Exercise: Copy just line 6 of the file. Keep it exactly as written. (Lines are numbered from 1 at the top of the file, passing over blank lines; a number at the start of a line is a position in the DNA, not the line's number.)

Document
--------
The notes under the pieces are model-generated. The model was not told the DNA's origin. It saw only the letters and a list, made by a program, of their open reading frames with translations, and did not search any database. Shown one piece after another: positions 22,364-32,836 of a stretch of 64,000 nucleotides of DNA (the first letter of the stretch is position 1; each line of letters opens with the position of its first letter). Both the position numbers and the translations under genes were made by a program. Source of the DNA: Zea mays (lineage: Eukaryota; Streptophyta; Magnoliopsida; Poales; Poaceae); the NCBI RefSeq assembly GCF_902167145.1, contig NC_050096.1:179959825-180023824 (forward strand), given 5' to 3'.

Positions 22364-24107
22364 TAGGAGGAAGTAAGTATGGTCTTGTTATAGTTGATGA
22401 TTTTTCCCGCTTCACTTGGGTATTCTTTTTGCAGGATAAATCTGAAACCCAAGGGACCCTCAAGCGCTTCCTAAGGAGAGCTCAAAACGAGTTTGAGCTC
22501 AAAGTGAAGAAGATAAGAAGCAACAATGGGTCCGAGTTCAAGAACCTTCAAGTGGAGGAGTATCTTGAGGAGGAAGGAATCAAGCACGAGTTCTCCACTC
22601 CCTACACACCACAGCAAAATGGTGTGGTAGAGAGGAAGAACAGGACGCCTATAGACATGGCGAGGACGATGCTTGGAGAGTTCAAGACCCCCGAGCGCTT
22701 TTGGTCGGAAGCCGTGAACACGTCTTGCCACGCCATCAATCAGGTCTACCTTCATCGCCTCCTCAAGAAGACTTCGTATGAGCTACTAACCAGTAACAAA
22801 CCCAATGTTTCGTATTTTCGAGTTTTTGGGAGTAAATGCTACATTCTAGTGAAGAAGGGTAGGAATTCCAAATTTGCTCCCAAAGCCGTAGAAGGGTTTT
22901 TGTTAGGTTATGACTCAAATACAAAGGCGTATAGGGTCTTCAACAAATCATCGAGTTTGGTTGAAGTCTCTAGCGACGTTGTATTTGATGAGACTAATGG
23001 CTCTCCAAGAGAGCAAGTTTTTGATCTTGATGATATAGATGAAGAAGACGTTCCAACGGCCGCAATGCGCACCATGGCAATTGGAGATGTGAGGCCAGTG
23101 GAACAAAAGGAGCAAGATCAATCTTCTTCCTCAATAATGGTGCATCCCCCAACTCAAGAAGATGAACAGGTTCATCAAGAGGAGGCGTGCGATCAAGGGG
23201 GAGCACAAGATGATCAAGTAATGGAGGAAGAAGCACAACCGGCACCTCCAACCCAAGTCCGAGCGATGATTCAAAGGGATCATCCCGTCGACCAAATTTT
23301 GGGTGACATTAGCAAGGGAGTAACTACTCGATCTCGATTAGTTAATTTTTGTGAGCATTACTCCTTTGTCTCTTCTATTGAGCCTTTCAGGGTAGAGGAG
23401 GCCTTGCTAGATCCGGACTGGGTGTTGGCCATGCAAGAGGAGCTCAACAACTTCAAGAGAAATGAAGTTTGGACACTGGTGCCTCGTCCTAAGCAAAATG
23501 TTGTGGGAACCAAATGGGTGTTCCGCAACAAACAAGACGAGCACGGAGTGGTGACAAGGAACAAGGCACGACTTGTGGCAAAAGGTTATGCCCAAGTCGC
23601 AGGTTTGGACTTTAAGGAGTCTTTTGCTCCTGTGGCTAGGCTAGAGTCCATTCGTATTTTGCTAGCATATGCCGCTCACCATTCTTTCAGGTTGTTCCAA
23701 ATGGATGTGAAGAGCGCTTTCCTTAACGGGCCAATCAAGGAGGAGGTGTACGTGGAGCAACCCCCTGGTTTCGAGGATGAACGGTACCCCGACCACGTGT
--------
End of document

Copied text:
22601 CCTACACACCACAGCAAAATGGTGTGGTAGAGAGGAAGAACAGGACGCCTATAGACATGGCGAGGACGATGCTTGGAGAGTTCAAGACCCCCGAGCGCTT